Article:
Citadelle Laferriere, built between 1805 and 1820 to protect Haiti from invasion.
based on a true story
IT WAS MID-TERM BREAK. One of the advantages of being on a university faculty is that you also get the same days off that the students do. So we headed off to the Bahamas on a trip we had planned. The "we" was my wife and I and two of her friends and one of the woman's daughter. The daughter was thirteen and weighed only 85 pounds, which made her just the right size to fit into the fifth seat of my twin engine Piper Apache. Everyone else was told to pack light so the airplane wouldn't be over gross, after all we were going to a tropical island, how much clothes would you need any way.
The flight down was uneventful. We made one stop in North Carolina for lunch, and then headed on to Florida, where we would rent the required over water survival gear and spend the night, before hopping over to Grand Bahama. There one of the women had a friend who had let us have a house to use. Besides being free, the house was one block from the beach.
Now it sounded great. But after the third day we had grown tired of the beach, the straw market, and watching the drug runner's boats come in and out of the harbor. What else was there to do? We sat down at the dinner table and decided to find a more interesting location for our holiday. Pointing at the map someone said; "Look, Haiti's just over there, let's go?" The next morning we were on our way winging out over the Atlantic, being careful not to get too close to Cuba, which we could see clearly off our right wing tip.
We landed in Cape-Haitien to clear customs, but not after having to circle the field several times while men cleared the rows of 55 gallon drums from the runway. Why was the runway lined with drums? we asked when we finally got down. We were told that Haiti was at war with the Dominican Republic, the country they shared the island with, a war not much known about in the rest of the Western Hemisphere. Apparently their neighbors were known to fly over and land their airplanes and then rush out and shoot up the place with machine guns, or so the Haitian customs officer told us as we watched the barrels being rolled back into place. "Remove the barrels," I said, "we're going on to Port-au-Prince."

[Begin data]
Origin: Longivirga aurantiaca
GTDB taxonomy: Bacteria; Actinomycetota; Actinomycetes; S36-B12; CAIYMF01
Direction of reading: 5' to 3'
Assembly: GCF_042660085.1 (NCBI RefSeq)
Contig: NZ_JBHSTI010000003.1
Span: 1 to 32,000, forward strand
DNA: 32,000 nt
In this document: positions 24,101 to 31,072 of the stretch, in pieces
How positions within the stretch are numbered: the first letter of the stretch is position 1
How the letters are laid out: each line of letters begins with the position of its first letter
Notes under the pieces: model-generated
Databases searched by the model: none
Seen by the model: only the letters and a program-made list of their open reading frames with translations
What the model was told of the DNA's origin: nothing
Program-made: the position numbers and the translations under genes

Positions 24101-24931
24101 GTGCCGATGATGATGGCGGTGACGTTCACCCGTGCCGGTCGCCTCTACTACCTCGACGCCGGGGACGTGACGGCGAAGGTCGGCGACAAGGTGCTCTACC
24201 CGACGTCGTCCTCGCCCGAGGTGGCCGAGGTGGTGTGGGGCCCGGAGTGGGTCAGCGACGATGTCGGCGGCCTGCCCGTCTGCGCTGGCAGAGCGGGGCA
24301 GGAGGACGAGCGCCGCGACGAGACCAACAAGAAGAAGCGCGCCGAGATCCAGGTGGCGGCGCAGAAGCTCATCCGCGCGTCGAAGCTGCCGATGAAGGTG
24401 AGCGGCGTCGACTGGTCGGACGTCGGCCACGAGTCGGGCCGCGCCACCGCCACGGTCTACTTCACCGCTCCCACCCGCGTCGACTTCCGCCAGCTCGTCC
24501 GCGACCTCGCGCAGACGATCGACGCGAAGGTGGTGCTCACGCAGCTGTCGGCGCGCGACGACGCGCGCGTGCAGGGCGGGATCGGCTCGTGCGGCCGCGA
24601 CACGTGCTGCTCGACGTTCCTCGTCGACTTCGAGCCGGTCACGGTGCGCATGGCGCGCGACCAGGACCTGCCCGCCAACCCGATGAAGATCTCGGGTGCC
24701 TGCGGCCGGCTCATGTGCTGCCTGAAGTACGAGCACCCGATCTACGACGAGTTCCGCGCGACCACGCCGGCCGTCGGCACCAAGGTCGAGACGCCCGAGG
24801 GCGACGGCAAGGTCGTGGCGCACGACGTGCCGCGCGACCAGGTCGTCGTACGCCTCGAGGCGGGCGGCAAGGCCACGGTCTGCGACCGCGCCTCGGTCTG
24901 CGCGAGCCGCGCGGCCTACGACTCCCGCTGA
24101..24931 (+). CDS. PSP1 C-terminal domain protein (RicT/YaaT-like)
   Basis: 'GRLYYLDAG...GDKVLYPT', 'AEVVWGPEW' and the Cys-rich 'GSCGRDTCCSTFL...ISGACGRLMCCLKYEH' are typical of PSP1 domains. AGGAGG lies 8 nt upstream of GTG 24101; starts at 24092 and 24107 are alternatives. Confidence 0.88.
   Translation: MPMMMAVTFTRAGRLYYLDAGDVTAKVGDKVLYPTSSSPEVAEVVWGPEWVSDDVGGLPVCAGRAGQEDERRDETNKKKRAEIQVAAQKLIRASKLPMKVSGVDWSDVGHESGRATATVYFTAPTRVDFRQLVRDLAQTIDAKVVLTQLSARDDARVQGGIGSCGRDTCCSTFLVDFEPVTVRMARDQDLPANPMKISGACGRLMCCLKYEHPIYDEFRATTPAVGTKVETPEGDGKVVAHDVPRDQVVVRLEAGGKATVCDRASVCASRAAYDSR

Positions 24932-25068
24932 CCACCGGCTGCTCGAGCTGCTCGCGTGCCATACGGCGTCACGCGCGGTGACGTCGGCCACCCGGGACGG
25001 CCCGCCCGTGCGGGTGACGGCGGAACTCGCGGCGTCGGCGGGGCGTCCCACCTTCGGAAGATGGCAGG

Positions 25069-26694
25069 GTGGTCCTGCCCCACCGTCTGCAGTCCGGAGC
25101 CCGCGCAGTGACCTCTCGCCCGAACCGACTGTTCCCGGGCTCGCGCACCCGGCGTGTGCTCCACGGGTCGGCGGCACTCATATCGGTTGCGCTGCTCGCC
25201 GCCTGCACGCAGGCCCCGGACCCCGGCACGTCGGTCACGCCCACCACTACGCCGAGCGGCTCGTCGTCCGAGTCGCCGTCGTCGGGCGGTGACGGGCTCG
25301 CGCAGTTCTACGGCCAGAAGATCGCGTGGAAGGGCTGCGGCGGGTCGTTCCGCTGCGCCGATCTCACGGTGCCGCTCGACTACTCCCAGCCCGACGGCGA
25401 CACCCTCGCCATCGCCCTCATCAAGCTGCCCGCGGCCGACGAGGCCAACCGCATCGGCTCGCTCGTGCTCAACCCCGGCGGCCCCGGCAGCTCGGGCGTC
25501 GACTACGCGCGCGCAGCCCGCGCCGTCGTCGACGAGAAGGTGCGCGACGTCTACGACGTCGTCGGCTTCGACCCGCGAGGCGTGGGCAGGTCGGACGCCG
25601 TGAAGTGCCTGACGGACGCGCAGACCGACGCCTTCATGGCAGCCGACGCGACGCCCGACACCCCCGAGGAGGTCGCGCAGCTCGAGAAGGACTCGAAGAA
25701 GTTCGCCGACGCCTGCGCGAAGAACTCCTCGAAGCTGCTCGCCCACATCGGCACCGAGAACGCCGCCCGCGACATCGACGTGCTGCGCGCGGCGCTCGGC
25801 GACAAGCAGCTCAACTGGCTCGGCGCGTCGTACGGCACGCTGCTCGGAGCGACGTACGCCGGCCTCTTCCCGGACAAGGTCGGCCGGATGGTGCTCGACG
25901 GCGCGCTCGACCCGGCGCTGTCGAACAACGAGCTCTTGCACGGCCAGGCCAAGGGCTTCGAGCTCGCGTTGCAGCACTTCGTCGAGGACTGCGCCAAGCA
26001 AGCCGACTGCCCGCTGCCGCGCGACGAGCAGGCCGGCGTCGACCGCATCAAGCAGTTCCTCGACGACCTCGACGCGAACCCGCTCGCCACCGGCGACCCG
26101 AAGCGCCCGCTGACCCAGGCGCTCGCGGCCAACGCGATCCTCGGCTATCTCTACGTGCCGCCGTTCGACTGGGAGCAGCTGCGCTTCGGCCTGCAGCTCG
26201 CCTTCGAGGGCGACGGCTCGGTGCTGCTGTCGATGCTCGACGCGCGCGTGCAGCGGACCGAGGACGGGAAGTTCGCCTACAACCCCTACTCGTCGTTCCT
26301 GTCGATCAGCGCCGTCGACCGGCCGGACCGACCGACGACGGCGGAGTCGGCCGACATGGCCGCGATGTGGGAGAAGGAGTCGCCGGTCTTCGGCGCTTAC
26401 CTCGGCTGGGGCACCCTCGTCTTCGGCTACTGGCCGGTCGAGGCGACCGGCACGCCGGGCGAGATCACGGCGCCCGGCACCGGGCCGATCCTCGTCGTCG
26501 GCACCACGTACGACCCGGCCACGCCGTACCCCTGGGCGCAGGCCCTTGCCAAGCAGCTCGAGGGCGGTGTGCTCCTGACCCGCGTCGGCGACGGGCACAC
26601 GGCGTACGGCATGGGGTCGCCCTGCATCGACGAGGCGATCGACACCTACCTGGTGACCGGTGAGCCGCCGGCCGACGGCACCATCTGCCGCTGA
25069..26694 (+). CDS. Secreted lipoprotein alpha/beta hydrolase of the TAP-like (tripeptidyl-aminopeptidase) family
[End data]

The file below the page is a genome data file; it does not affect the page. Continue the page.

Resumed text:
We had only just begun our climb out when I spotted the magnificent sight of the Citadelle Laferriere. I told the group that I wanted to circle to take some photos. I went around once, snapping as I flew. Maybe a little lower would be better, I thought, although I was quite low already. I could see the occupants in the convoy of cars that was heading up the steep hill to The Citadel. I made a second circuit, not sure that I had gotten the photo I wanted. "One more pass," I announced, "and we're on our way." I banked the airplane to head back. "Enough already," my wife shouted at me, "we're all getting sick from these steep banks. . . ."
That summer I ran into a former student of mine, Fred M, at an alumni function at the college. I knew that he was from Haiti and told him about our trip to Port-au-Prince and how interesting it had been. Fred informed me that he was working as an architect for the government and was involved in several restoration projects, including work on Citadelle Laferriere.
When I related to him that I had flown over The Citadel taking photographs, he stopped short. He mentioned a date, and asked me if my airplane had two engines and was white with brown and orange trim. I replied that was the date of my fly-over and my airplane fit his description exactly.
"And you circled twice . . . and then went away?" Fred asked incredulously.
"Yes. . . ."
"You don't know how lucky you were, professor," my former student said. "On that day I was in a convoy with Jean-Claude Duvalier, we were taking 'Bebe Doc.' up the mountain to see the progress that had been had made on restoring The Citadel. When your airplane began to circle us so low he became nervous. 'If that airplane comes around one more time, shoot it down,' the dictator had shouted to his men. And they had trained the machine guns in the truck in front and behind us on you. But suddenly you went away."
"And those were the vehicles I had seen below me on the steep hill heading up to The Citadel. Had my wife not stopped me from making another pass I probably wouldn't be here talking to you today," I said.
"Probably not," Fred replied. "Duvalier does not take any threats lightly."
I looked down. Both out glasses were empty; I put my arm on Fred's shoulder and lead him into the bar.
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STEPHEN POLESKIE is a writer and artist, he has published six novels and numerous short stories. His artworks are in many major museums including the Museum of Modern Art and the Metropolitan Museum in New York, and the Victoria and Albert Museum and the Tate Galley in London. He is currently a Professor Emeritus at Cornell University.
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